How to Build Multilingual Joomla Sites
For many years, there was one name that everyone turned to when creating multilingual Joomla sites: Joomfish. However, that changed in 2011.
First, some of the features from Joomfish were incorporated into Joomla 1.6, and so it was possible to make a decent multi-lingual site using only the Joomla core. We have a tutorial on how do that here.
Second, a release of Joomfish for the latest version of Joomla has been slow in coming. It's hoped that Joomfish will soon be ready any day now for the latest Joomla. However, for now many people have been using a fork called FaLang. In this tutorial, we'll show you how to use FaLang. When Joomfish becomes available, the instructions will be almost identical.
Step 1: Install FaLang
Go to Extensions then Extension Manager and browse for the downloaded file. Click Upload & Install.
Much of the text you will find in Joomla is stored in site-wide language files. This includes the text used in labels, error messages and the basic communication between Joomla and you. Many language packs are available and those translations have been done for you and are easy to update.
The extension depends on you already having the standard Language Pack installed. Once you've accomplished that, we will show you how to install, activate and configure FaLang.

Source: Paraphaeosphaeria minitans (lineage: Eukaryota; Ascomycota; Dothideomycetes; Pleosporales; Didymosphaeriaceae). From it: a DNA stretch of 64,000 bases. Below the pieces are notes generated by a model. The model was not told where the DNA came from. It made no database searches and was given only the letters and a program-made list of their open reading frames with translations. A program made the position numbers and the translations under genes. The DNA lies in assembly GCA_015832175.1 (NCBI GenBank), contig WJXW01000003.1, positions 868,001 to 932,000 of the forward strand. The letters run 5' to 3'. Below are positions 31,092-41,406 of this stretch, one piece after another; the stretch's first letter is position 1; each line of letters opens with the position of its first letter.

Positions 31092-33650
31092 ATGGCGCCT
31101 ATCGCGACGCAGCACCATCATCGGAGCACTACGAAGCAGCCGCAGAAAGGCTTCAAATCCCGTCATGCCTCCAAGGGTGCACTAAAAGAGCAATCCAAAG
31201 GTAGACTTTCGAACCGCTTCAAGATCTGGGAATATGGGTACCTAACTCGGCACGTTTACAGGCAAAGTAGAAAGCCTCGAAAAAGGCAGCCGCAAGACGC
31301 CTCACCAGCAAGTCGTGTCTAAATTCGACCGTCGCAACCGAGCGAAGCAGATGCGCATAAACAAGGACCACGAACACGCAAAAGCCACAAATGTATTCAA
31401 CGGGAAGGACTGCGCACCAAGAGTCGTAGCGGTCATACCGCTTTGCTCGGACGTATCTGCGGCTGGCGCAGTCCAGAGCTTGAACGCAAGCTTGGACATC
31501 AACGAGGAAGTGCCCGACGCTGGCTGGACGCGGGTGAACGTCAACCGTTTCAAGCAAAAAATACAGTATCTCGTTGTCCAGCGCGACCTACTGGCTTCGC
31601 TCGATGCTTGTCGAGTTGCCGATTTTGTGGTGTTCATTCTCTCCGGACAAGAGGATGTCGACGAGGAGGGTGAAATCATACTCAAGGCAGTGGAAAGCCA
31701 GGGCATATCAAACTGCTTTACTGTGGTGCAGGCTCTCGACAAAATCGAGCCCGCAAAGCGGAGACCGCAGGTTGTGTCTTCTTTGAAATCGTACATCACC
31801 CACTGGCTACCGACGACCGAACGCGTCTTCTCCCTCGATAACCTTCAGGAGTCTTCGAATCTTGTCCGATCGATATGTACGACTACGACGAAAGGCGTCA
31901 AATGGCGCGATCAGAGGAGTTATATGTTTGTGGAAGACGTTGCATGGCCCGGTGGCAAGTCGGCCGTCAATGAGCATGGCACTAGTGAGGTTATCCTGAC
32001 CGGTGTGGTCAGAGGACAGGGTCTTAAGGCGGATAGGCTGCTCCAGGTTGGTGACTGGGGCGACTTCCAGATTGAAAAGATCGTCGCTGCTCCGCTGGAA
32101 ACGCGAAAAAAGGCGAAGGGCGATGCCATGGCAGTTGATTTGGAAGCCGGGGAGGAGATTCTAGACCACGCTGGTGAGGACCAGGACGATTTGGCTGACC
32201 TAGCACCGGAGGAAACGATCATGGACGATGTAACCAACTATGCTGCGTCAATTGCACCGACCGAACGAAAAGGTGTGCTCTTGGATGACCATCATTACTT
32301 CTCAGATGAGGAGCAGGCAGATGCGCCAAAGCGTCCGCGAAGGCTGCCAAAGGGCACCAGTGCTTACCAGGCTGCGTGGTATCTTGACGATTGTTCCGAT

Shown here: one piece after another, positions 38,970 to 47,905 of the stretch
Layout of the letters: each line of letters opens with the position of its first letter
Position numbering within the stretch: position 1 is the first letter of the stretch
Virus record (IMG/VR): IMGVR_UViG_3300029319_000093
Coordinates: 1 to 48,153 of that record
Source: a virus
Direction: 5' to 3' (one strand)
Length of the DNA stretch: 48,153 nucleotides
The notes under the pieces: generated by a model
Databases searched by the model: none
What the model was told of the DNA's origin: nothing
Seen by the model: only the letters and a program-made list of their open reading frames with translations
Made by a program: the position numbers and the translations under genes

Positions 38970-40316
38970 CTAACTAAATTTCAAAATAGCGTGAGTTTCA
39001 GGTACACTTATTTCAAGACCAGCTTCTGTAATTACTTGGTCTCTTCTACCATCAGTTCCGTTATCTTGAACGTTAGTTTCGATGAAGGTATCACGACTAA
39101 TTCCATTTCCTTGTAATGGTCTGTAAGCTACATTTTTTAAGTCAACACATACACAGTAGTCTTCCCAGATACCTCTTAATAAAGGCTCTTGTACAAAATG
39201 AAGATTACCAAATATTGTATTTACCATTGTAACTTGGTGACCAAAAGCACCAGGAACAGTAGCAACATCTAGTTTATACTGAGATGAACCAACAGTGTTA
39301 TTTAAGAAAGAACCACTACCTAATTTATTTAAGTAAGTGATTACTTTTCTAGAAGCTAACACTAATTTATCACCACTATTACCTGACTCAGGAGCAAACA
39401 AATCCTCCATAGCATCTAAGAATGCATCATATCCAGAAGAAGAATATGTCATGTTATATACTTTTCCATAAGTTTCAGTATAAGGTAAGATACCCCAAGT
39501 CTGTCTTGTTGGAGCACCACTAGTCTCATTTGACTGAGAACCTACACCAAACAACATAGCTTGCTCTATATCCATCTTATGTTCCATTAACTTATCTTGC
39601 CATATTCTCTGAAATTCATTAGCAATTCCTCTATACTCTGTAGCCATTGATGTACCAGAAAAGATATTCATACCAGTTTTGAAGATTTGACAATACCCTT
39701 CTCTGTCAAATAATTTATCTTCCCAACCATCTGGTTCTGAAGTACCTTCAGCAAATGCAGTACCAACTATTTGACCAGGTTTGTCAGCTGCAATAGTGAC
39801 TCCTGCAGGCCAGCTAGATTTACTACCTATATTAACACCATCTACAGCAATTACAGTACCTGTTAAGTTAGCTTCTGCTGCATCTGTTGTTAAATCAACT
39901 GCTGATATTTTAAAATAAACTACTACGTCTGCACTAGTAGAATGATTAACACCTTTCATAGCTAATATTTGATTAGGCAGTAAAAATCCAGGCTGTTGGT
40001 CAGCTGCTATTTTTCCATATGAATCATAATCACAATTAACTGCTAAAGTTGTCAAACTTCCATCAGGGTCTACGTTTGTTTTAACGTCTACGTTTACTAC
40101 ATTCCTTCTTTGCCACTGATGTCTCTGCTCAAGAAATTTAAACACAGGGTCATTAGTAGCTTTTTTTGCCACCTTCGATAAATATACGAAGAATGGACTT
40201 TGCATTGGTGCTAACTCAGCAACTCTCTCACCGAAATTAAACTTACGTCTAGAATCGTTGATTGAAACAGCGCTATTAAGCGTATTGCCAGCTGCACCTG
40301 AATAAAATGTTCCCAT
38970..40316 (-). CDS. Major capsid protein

Step 2: Get a language pack
There are many language packs already available for Joomla. Download the ones you need from the Joomla Extension Directory by clicking here.
There are three types of packages that you can download.
- A full installation of Joomla in the native language The default download from Joomla.org is English, but you don't have to start with that one.
- A language pack you can add to an existing site to add languages.
- A language pack for a specific plugin.
Modules and extensions may have their own language files as well. If the developer or the community doesn't have translations available, you will need to manually translate it.
You will need a different pack for each language you want on your site. After you have installed those, you can install FaLang according to the instructions below. You must also set which language is your default and which are additional languages.
The language configuration is located in the Language Manager.
The default language will be indicated with a gold star. For complete instructions on activating languages, see our tutorial Multi-Language Sites in Joomla 1.7.
Step 3. Enable the plugins and modules
Go to Extensions then Plug-in Manager.
Activate the plugin by clicking the red circle. There are no other parameters to set here. Also enable the language filter
- System- Falang Database Driver (Falang plugin)
- System - Language Filter (Joomla! language plugin)
- Go to Extensions then Module Manager.
- Search for FaLang Languge Switcher.
- Click the title to configure.
Step 4: Select a module position
Select a postion in which to place the module and then enable the module.
Step 5: Assign the module to pages
Place the module on your desired pages by changing the selection in the drop down box and/or checking the boxes for specific pages.